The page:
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Cholecystitis Diet

by
author image Bronwyn Ellison
Bronwyn Ellison is a nurse in the San Francisco Bay Area. She writes extensively for online publications on health and lifestyle topics. She graduated with an associate's degree from Los Medanos College with the highest academic honors in her graduating class.
Cholecystitis Diet
A fresh green salad next to a yellow napkin. Photo Credit krisblackphotography/iStock/Getty Images

Cholecystitis is a painful condition involving the inflammation of the gallbladder. In acute cholecystitis, the National Library of Medicine states that 90 percent of cases are due to gallstones that irritate the gallbladder walls, causing inflammation. Chronic cholecystitis, when the gallbladder walls are constantly inflamed and irritated, most often occurs after repeated cases of acute cholecystitis. Learn about a few simple diet options that can help you avoid this situation.

Gallbladder Function

In order to understand the basics of a cholecystitis diet, it’s important to be educated about the function of the gallbladder. The gallbladder is a small sac located beneath the liver. It collects and stores bile, a secretion from the liver that aids in fat digestion. The gallbladder stores this substance until a meal is eaten and there is food waiting to be digested in the small intestine. At this time, the gallbladder contracts, releasing bile into the small intestine through a duct.

Risk Factors

According to the New York University Langone Medical Center, obesity is a major diet-related cause of gallstones. Addressing excess weight issues will provide the opportunity to evaluate a patient's entire diet and help her choose healthy options that will help prevent cholecystitis. Because rapidly losing weight can also sometimes cause cholecystitis, it's important to avoid fad diets and lose weight in a healthy way.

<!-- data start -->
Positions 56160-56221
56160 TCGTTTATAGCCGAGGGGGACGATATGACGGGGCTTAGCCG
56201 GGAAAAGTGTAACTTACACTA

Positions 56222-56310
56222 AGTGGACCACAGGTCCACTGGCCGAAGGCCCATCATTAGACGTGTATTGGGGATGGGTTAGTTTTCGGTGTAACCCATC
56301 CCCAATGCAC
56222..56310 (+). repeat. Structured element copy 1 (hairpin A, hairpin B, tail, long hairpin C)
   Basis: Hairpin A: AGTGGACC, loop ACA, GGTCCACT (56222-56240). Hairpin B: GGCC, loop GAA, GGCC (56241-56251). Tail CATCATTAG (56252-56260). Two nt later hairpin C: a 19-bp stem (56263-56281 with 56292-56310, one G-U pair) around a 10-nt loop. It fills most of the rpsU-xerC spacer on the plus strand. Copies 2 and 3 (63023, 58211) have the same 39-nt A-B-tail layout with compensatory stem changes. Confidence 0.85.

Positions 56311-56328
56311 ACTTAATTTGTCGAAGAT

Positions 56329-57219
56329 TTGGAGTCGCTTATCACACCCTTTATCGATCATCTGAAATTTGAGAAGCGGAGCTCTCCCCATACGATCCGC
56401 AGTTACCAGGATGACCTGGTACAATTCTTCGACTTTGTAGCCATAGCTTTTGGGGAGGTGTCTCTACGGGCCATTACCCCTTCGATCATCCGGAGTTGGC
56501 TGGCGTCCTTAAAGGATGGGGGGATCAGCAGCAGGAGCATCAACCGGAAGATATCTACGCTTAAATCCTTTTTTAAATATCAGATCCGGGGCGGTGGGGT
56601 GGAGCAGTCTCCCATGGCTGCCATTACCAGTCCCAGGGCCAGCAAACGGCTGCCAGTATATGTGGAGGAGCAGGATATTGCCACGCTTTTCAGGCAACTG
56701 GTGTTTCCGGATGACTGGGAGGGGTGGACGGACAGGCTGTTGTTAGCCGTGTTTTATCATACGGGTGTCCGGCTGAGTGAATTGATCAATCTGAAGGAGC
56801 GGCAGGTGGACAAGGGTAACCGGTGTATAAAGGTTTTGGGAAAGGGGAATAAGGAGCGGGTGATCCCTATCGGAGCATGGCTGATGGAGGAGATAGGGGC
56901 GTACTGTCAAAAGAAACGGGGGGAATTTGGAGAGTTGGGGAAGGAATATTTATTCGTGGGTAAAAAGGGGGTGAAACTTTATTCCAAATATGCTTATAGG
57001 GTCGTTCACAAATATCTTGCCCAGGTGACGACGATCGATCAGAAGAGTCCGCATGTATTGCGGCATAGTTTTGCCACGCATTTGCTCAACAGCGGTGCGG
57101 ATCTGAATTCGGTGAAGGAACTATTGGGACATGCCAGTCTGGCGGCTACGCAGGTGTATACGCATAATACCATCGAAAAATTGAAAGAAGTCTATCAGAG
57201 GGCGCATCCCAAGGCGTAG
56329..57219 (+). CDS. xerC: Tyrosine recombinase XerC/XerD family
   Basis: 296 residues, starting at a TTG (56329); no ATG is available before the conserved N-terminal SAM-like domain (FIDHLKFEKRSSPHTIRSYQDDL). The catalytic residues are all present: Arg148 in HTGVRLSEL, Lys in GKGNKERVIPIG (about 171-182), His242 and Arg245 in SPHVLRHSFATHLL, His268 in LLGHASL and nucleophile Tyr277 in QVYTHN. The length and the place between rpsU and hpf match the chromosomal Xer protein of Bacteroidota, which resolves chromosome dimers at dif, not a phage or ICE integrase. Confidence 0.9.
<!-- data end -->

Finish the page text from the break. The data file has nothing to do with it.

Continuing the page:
Features

Because the gallbladder plays a critical role in fat digestion, the National Library of Medicine advises individuals addressing cholecystitis to maintain a diet that is low in saturated fat. Evaluate your daily food intake and look at the amount of saturated fat you eat. Choose low-fat dairy products and lean cuts of meats, and find alternatives for butter, mayonnaise and other unhealthy fatty foods. Make a habit of reading nutritional information labels on processed foods, and find ways to substitute healthier foods for high-fat options.

Prevention/Solution

The New York University Langone Medical Center recommends a high-fiber diet for those wishing to prevent cholecystitis. Fiber helps speed up the digestion process and supports a healthy digestive tract. Whole grains and legumes are good sources of dietary fiber. Fruits and vegetables can also contribute to a low-fat, high-fiber diet to help reduce the risk of cholecystitis. Vary your selections, and include fruits and vegetables for snacks and as a part of every meal.

Warning

Treatments beyond dietary changes may be necessary for acute cholecystitis. These include antibiotics, pain medications and surgery. Cholecystitis can develop into a dangerous condition, and it’s important to seek medical attention if the pain is severe.

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